In February 1969, Kissinger asked the Soviet ambassador in Washington, Anatoly Dobrynin, vĩ đại phối up a meeting with Thọ in Paris.[16] On 4 August 1969, Kissinger had a secret meeting at the house of Jean Sainteny, a former French colonial official who served in Vietnam and was sympathetic towards Vietnamese nationalism. However, Thọ did not appear as expected and instead Thuỷ represented North Vietnam.[17] Thọ first met Kissinger in a secret meeting in a modest house in Paris on the night of 21 February 1970, marking the beginning of a test of wills that was vĩ đại last three years. Kissinger was later vĩ đại say of Thọ: "I don't look back on our meetings with any great joy, yet he was a person of substance and discipline who defended the position he represented with dedication".[6] Thọ told Kissinger at their first meeting that "Vietnamization" was doomed, dismissively saying in French: "Previously, with over one million U.S and Saigon troops, you have failed. Now how can you win if you let the South Vietnamese Army fight alone and if you only give them military support?".[18] Kissinger took the fact that Thọ began his activism working for Vietnamese independence at the age of 16 as a proof that he was a "fanatic", portraying Thọ vĩ đại Nixon as an unreasonable, uncompromising man, but one was also a well mannered, cultured and polite. Kissinger found Thọ's air of superiority exasperating as Thọ took the viewpoint that North Vietnam was the real Vietnam, and regarded the Americans as "barbarians" who were merely trying vĩ đại delay the inevitable by supporting South Vietnam.[19] In April 1970, Thọ broke off his meetings with Kissinger, saying that there was nothing vĩ đại discuss.[20] An attempt by Kissinger vĩ đại talk vĩ đại Thọ again in May 1970 was rejected with a note reading "The U.S. words of peace are just empty ones".[21]

By May 1971, Thọ started vĩ đại change tactics in the talks, insisting that the main issue now was removing President Thiệu after the Americans departed.[22] In July 1971, Kissinger taunted Thọ with the news that President Nixon would be visiting Đài Loan Trung Quốc soon vĩ đại meet Mao Zedong, telling him that the days when the North Vietnamese could count of the supply of Chinese arms were coming vĩ đại close. Thọ showed no emotion, saying: "That is your affair. Our fighting is our preoccupation, and that will decide the outcome for our country. What you have told us will have no influence on our fighting".[23] In March 1972, the North Vietnamese launched the Easter Offensive that was initially successful, and led vĩ đại warnings that the United States would start bombing North Vietnam again.[24] Thọ sent a message saying if the bombing was resumed, it would be "a very serious step of escalation, aimed at stopping the collapse of the situation in South Vietnam and putting pressure on us".[25] On 2 May 1972, Thọ had his 13th meeting with Kissinger in Paris. The meeting was hostile as the North Vietnamese had just taken Quang Tri City in South Vietnam, which led Nixon vĩ đại tell Kissinger "No nonsense. No niceness. No accommodations". During the meeting, Thọ mentioned that Senator William Fulbright was criticizing the Nixon administration, leading Kissinger vĩ đại say: "Our domestic discussions are no concern of yours". Thọ snapped back: "I'm giving an example vĩ đại prove that Americans share our views".[26] When Kissinger asked Thọ why North Vietnam had not responded on a proposal he sent via the Soviet Union, Thọ replied: "We have on many occasions said that if you have any question, you should talk vĩ đại directly vĩ đại us, and we shall talk directly vĩ đại you. We don't speak through a third person".[27]

Xem thêm: tóc xoăn ngang vai cho mặt tròn

Thọ next met Kissinger on 19 July 1972.[28] Kissinger asked: "If the United States can accept governments in large that are not pro-American, why should it insist on a pro-U.S government in Saigon?"[29] Thọ stated that Kissinger were not offering anything new. By August 1972, Kissinger was promising Thọ that he would pressure Thieu vĩ đại resign if only Thọ would agree vĩ đại make a peace giảm giá before the presidential elections of that year. Thọ told Kissinger that the timetable for Thieu's departure was no longer an immediate concern, and instead he wanted some $8 billion in reparations for the war damage. Kissinger also told Thọ that he wanted vĩ đại tell the world about their secret meetings since 1970 in order vĩ đại give the impression that Nixon was making progress on peace in Vietnam, a suggestion that Thọ rejected, saying it was not his job vĩ đại assist Nixon's reelection chiến dịch.[30] On 15 September 1972, Kissinger told Thọ: "We wish vĩ đại kết thúc before October 15-if sooner, all the better".[31] Thọ told Hanoi that Kissinger wanted a peace agreement before the election and now was the best time vĩ đại settle.[32]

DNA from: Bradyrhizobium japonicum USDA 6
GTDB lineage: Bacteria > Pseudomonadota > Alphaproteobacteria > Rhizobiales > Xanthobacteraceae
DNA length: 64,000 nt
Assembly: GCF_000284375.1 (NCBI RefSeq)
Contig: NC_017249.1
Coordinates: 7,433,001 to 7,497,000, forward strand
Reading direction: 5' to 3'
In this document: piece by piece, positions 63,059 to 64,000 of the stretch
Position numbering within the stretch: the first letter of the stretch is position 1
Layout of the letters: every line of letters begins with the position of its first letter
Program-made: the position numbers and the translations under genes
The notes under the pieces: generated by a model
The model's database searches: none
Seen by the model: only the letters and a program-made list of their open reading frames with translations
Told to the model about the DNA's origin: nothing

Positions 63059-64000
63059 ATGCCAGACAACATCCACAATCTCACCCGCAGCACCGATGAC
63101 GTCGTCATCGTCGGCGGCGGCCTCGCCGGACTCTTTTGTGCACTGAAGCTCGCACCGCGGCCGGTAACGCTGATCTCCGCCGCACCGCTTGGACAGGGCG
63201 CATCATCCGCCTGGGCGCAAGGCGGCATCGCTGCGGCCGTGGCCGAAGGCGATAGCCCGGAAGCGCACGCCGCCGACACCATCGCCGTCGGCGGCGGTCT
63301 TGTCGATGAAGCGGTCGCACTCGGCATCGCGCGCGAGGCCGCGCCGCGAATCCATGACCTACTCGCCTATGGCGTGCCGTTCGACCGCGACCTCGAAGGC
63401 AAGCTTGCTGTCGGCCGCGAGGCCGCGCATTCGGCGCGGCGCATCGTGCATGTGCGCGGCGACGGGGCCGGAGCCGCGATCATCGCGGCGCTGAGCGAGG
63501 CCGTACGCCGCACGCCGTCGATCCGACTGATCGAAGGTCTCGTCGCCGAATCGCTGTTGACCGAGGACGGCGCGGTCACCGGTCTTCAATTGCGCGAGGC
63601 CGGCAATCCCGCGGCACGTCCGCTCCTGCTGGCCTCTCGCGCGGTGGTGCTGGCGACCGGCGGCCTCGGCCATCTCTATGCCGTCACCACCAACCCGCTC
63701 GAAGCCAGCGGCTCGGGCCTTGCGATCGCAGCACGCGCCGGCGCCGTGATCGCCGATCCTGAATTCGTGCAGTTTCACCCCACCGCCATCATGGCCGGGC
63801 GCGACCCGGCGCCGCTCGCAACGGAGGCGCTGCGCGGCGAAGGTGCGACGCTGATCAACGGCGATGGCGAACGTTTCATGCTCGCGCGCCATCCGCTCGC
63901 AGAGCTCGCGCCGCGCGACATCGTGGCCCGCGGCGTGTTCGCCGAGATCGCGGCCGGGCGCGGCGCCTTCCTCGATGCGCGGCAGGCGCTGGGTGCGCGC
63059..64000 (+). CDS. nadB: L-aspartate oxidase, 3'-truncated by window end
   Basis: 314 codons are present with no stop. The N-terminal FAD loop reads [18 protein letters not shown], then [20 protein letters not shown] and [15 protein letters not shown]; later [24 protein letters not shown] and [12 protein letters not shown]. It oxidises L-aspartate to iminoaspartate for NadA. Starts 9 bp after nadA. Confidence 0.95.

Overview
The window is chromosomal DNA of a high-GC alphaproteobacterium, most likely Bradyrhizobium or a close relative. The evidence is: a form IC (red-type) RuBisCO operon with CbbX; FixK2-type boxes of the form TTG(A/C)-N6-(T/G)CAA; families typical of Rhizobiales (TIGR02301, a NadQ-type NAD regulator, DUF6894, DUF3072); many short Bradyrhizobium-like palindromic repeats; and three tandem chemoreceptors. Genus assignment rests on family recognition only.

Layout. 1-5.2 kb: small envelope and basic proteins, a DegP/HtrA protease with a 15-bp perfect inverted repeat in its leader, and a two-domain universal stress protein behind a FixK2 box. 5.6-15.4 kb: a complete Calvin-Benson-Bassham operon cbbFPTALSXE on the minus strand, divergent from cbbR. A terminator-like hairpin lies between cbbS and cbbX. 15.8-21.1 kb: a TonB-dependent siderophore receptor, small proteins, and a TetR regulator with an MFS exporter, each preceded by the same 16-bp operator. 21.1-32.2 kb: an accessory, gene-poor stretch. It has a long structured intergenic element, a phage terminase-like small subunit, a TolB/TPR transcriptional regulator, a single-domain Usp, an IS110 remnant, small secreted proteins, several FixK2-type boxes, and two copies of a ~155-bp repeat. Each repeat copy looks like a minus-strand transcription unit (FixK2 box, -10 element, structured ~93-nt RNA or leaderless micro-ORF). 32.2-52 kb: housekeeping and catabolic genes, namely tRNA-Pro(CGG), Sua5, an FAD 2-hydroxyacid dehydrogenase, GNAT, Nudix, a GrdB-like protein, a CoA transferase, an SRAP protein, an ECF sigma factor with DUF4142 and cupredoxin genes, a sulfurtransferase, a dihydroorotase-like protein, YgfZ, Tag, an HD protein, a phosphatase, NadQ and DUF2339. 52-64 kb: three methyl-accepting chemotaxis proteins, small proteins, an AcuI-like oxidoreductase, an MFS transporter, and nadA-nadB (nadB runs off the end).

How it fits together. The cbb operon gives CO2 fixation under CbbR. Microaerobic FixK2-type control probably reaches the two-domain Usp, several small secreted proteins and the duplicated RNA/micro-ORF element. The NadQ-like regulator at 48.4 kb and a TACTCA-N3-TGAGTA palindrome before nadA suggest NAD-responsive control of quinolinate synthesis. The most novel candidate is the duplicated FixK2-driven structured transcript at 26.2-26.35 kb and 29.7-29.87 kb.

On 7 October 1972, Kissinger and Thọ agreed vĩ đại a government of national reconciliation in Saigon that was vĩ đại include the National Liberation Front. Kissinger told Thọ that he expected a peace agreement vĩ đại be signed in Paris on 25 or 26 October 1972, saying that all was needed now as the approval of Thieu and Nixon.[33] However, when Kissinger arrived in Saigon, Thieu refused vĩ đại sign the peace agreement.[34] Nixon had initially agreed vĩ đại the peace agreement, but upon hearing of Thieu's claims of betrayal started vĩ đại change his mind.[35] On trăng tròn November 1972, Kissinger met Thọ again in Paris. Kissinger no longer aimed at secrecy and was followed by paparazzi as he went vĩ đại a house owned by the French Communist Party where Thọ was waiting for him. Kissinger announced that the Americans wanted major changes vĩ đại the peace agreement made in October vĩ đại accommodate Thieu, which led Thọ vĩ đại accuse him of negotiating in bad faith. Thọ stated: "We have been deceived by the French, the Japanese and the Americans. But the deception has never been sánh flagrant as of now". Kissinger insisted the changes he wanted were only minor, but in effect he wanted vĩ đại renegotiate almost the entire agreement. Thọ rejected Kissinger's terms, saying he would abide by the terms agreed vĩ đại on 8 October.[36] Putting more pressure, Nixon told Kissinger vĩ đại break off the talks if Thọ would not agree vĩ đại the changes he wanted. Kissinger told Nixon: "While we have a moral case for bombing North Vietnam when it does not accept our terms, it seems vĩ đại be really stretching the point vĩ đại bomb North Vietnam when it has accepted our terms and when South Vietnam has not". By December 1972, the talks had broken, and Nixon decided vĩ đại resume bombing North Vietnam.[37] On 17 December 1972, the Christmas bombings began.[38] On 26 December 1972, North Vietnam announced a willingness vĩ đại resume peace talks in Paris again in January. Though Nixon had decided after all vĩ đại accept the peace terms of 8 October, the bombings allowed him vĩ đại portray himself as having forced North Vietnam vĩ đại the table. The American historian A.J. Langguth wrote the Christmas bombings were "pointless" as the final peace agreement of 23 January 1973 was essentially the same as that of 8 October 1972 as Thọ refused vĩ đại make any substantial concessions.[39]